|Position:||Defensive Graduate Assistant Coach|
Paul Creighton is in his second year as the defensive graduate assistant, as he joined the Colorado staff in February 2009. His primary role is assisting Ron Collins with the outside linebackers after assisting defensive line coach Romeo Bandison last season.
Creighton, 27, returned to his alma mater after a stint at Auburn University where he was the graduate assistant strength and conditioning coach for two years.
Originally a walk-on at Colorado where he earned a bachelor's degree in psychology in 2006, he was placed on scholarship after just one semester. In 2002, he practiced all fall at tight end and earning the Scout Team Offense award for the Big 12 Championship game against Oklahoma. He then saw action 47 games at Colorado at tight end, fullback and extensively on special teams. In 2003, he saw action in 11 games and earned two special teams points. In 2004, he played in all 13 games including the Houston Bowl and saw action at both tight end and fullback due to injuries as well as special teams. As a junior in 2005, he finished fourth on in special teams points and played in all 13 games including the Champs Sports Bowl. He missed two games as a senior in 2006 but saw action in 11 games plus the Independence Bowl and started two games when the Buffs opened the game in a two-tight end formation.
He was born July 22, 1983 in Tecumseh, Neb., and graduated from Niwot High School in Niwot, Colo., in 2002. He lettered three times in football at both tight end and defensive end and was an all-state player as a senior. He also lettered in basketball four times, earning honorable mention all-state honors as a senior, and outdoor track three times where he was an all-conference and all-region selection in the 110-m hurdles. He is married to the former Kathleen Almon.
Creighton's Full CU Player Biography
AT COLORADO: 2006 (Sr.)—He saw action in 10 games, including two starts (against Kansas State and Nebraska when the Buffs opened in a two-tight end formation). Primarily used in a blocking role, as he did not have any receptions, he also logged special teams duty for all 10 games he played, making one tackle. He missed the Arizona State and Georgia games due to a hip injury. He ended spring drills tied atop the depth chart at tight end.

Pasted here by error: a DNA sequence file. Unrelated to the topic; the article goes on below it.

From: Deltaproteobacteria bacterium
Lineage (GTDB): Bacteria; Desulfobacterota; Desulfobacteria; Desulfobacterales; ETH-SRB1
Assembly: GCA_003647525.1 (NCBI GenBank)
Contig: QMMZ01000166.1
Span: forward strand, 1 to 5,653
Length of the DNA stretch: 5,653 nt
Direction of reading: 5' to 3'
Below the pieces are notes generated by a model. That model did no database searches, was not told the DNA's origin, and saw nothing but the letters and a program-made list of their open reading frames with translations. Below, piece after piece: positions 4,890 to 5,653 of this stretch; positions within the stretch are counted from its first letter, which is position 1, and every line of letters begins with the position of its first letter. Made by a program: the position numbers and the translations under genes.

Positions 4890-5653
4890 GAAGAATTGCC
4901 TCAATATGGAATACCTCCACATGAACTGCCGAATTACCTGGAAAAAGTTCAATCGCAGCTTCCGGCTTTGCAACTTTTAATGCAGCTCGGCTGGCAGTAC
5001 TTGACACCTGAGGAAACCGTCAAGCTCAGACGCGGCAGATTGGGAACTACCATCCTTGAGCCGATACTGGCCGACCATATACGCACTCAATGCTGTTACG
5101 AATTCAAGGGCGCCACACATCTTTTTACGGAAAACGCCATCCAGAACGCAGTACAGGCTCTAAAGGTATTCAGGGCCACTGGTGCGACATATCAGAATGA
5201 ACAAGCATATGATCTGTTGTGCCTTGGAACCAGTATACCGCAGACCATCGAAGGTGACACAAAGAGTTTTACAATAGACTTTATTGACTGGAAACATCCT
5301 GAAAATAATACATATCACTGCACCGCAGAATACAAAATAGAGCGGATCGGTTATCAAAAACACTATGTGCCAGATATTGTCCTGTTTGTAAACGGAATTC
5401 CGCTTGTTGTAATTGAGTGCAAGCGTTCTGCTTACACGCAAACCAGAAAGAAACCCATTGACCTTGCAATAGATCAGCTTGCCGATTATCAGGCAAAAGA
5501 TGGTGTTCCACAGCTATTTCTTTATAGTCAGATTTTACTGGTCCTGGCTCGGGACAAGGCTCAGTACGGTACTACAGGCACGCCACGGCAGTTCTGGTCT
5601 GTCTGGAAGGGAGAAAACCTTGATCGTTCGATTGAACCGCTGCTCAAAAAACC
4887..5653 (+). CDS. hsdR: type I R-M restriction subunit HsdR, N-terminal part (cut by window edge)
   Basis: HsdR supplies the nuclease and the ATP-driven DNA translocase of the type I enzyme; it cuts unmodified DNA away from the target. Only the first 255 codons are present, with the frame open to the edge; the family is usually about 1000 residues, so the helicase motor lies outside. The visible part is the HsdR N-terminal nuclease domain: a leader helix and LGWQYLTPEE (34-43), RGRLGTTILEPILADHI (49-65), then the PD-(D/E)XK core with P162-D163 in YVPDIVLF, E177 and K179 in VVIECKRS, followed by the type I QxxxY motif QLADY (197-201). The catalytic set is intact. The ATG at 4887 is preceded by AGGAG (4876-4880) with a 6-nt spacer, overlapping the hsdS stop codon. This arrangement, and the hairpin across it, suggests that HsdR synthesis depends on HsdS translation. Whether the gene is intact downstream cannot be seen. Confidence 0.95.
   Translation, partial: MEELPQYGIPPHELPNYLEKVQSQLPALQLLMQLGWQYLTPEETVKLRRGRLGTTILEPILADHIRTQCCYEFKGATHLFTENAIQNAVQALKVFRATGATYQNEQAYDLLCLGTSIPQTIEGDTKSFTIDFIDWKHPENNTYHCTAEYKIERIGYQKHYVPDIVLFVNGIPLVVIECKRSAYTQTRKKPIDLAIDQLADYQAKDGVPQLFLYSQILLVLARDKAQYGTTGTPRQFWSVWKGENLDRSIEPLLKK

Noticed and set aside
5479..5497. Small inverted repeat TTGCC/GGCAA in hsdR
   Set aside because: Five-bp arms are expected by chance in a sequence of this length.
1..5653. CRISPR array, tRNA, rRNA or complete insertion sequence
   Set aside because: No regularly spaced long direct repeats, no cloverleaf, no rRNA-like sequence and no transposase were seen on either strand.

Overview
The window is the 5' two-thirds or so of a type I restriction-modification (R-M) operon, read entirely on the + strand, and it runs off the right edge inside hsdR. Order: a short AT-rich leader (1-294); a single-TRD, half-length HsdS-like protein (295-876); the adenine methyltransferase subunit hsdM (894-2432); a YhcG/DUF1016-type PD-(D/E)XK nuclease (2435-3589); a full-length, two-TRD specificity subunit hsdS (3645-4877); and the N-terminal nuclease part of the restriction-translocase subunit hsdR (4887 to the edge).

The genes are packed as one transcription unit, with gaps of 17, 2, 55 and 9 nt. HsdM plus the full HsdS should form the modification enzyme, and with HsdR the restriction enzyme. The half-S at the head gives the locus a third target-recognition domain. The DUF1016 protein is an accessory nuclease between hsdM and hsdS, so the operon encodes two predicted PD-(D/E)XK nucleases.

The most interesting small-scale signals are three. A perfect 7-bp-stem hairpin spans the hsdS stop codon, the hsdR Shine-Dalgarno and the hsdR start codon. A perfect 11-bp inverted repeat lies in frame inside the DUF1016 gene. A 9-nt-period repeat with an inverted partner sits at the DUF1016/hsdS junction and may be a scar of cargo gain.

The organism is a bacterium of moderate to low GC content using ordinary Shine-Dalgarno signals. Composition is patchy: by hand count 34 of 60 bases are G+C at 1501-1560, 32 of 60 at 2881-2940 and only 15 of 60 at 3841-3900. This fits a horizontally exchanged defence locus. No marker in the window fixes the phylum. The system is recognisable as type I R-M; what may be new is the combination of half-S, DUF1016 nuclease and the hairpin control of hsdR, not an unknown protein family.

2005 (Jr.)—He saw action in all 13 games on both offense and special teams, including the Champs Sports Bowl (no starts). He finished fourth in special team points with seven on the strength of three tackles (one inside-the-20), two knockdown blocks and a downed punt. He also played every snap (61) on the FG/PAT unit.
2004 (Soph.)—He played in all 13 games including the Houston Bowl (no starts), seeing action at both fullback and tight end (due to injuries) as well as on special teams.He had no traditional stats on offense (rushes, receptions), but he was versatile enough to play both positions in primarily a blocking role and provide several key blocks. On special teams, he had two tackles (one solo) and a knockdown block. He had switched from tight end to fullback for spring practice, and adapted very well to the change. Primarily used as a blocker in drills, he did catch one pass (for 2 yards) in the spring game.
2003 (Fr.-RS)—He saw action in 11 games (no starts), mostly on special teams though he played occasionally in several games at tight end. He had two special team points on the year, on the strength of one knockdown block and one wedge break.
2002 (Fr.)—Redshirted; did not see any action but practiced all year at tight end. He earned the Scout Team Offense Award for the Big 12 Championship game against Oklahoma. He joined the team as a recruited walk-on prior to August drills, and was placed on scholarship for the spring semester (he was originally going to enroll in January, but was invited into camp when a space opened for him).
HIGH SCHOOL—He lettered three times in football, playing both tight end and defensive end. He garnered all-state honors as a senior, as he set school records for all-time receiving yards and sacks in a season (20½). He had 33 catches for over 800 yards and eight touchdowns on offense as a senior, with 100 total tackles, 20 quarterback sacks, two forced fumbles, two fumble recoveries and three pass deflections. His top games included a win over Sterling as a senior, when he had nine tackles and four sacks, one being the game-saver. Against Valley, he reeled in six catches for 180 yards and two touchdowns, while his top high school moment came against Steamboat Springs in the 2001 state playoffs, as Niwot won after a tough a goal line stand. Niwot was 9-3 his senior year under new coach Ron Tesone, 3-7 his junior year and 2-8 during his sophomore season (when he played offensive guard). He lettered four years in basketball at forward, as he exited as Niwot’s all-time leading scorer and blocked shot leader, earning honorable mention all-state honors as a senior. He also lettered three times in outdoor track, and was an all-conference and all-region selection in the 110-meter hurdles.
ACADEMICS—He graduated with a bachelor’s degree in psychology in December 2006.
PERSONAL—Born July 22, 1983 in Tecumseh, Neb. He loves spending time in the mountains, with most of his hobbies outdoor-oriented: camping, fishing, snowboarding, snowmobiling and four-wheeling, as well as playing basketball.